By Elizabeth Mehren
Monday, June 7, 2004
Women who have undergone female genital mutilation can be made to feel like clinical curiosities. But at the African Women's Health Center at Boston's Brigham and Women's Hospital, treatment is delivered with cultural understanding.
Not only did the women say they wanted a clinic, but they told Nour they wanted it at Brigham and Women's Hospital, "because that is where the rich women went," Nour said. Nour also set up seminars to educate doctors around the country about treating genitally cut women.
Last year, Nour won a MacArthur "genius" award in recognition of her work with survivors of female genital mutilation. She makes no secret of her opposition to the practice.
"I am dedicated to eliminating female genital mutilation," she said.
Nour grew up in the Sudan, the daughter of two professors. She remembers genital mutilation as "something that happened to the girls I knew in Khartoum." Starting in elementary school, her friends would casually report: "Oh, I got circumcised. Did you?"
Nour's parents opposed the practice. But genital cutting was so common for girls that Nour recalls her 8-year-old sister asking their father, "When is my circumcision?" When he told her she would not have one, her sister cried, Nour said.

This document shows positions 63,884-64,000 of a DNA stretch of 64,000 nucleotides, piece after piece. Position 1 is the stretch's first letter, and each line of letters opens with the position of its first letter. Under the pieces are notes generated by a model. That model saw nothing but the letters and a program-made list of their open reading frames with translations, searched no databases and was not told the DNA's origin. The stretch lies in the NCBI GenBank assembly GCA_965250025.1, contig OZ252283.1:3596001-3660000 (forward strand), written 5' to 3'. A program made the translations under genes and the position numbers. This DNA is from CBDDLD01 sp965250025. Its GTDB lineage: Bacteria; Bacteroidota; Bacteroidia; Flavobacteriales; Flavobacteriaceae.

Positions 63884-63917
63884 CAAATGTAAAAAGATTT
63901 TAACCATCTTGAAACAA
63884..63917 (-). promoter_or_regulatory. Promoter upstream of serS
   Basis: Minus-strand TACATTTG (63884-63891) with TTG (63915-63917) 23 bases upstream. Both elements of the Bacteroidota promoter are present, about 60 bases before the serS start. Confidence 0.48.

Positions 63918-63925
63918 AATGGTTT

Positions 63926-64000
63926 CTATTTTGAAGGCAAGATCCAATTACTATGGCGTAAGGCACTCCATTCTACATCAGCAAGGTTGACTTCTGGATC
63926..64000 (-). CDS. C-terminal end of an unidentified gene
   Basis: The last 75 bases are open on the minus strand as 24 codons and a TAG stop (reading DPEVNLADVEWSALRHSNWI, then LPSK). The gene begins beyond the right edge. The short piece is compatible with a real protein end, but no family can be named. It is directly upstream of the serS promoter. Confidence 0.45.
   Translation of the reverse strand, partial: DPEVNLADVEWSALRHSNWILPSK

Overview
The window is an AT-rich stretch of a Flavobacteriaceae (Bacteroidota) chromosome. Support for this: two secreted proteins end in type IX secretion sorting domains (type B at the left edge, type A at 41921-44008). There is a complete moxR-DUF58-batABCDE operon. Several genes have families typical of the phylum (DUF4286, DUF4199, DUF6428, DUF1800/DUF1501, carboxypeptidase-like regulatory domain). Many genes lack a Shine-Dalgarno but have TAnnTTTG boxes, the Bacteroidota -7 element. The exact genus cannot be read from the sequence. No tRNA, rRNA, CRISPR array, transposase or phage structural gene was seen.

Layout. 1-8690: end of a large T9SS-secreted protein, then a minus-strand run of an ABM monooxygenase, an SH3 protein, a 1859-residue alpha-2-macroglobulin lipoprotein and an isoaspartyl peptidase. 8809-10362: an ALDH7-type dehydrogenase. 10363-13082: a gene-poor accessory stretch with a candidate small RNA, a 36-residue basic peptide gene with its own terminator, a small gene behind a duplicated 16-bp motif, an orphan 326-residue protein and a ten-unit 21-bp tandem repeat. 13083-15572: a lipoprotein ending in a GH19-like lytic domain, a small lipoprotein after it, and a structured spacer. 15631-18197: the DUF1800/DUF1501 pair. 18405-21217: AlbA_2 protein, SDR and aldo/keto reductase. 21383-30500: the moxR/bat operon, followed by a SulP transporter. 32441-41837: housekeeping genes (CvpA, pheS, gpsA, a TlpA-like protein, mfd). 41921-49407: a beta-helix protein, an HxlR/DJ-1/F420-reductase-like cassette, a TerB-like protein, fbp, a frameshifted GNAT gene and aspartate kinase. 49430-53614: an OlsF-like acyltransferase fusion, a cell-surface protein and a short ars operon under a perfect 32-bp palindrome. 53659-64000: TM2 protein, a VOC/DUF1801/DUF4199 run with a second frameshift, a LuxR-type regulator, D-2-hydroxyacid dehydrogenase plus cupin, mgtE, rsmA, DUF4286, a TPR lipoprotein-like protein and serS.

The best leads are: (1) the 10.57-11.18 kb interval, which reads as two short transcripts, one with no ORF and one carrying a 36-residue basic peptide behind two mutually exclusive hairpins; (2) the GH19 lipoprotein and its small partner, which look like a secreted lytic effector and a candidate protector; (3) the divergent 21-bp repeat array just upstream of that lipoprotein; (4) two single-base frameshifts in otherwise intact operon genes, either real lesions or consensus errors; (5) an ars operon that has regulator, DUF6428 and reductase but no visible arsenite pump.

"It was something she looked forward to, like a rite of passage," she said. "For me it was a mystery. I wondered why we could do this practice in a country that I loved so much."
No one knows when or where female genital cutting originated, Nour said. No religious doctrine ordains it and the extent to which it is practiced varies from region to region in Africa, she said.
It continues because so many cultures believe their daughters will not get married if they are not cut, Nour said.
"They think that if you want to hold on to her chastity, you circumcise her," she said. "It is done out of love."
The mythology around female genital cutting also serves to perpetuate the practice, Nour said. Some groups in Africa believe, for instance, that if a baby's head touches a mother's clitoris, the baby will die, she said. Others say that if the clitoris is not removed, it will continue to grow until it touches the ground.
"To women who have been circumcised, it may be seen as beautiful," she continued. "And if you talk to the majority of women who have been circumcised, they are leading healthy and productive lives, just as their mothers did. They do not want to be seen as victims--and they are not victims. They are very healthy, happy human beings. And they look just like every other woman they know."
Yet the procedure carries risks. Women can bleed to death. They can experience menstrual problems such as heavy monthly flows. Infection is common. Sterility also can result. Sexual pleasure also is compromised.
Nour is convinced that one reason genital cutting continues is that it is so hidden. She thinks attention and education could reduce the practice, and possibly bring it to a halt.
"If you think of how foot-binding ended, it basically stopped overnight," she said. "I think the same could happen here."
Nothing would make her happier, she said, than for her medical specialty to become obsolete: "That is my goal."
Mona, her Somali patient, pledged to help Nour attain that goal.
"I will never do this to my own daughters," Mona said.
Elizabeth Mehren, a writer based in Boston, is the New England bureau chief for the Los Angeles Times.
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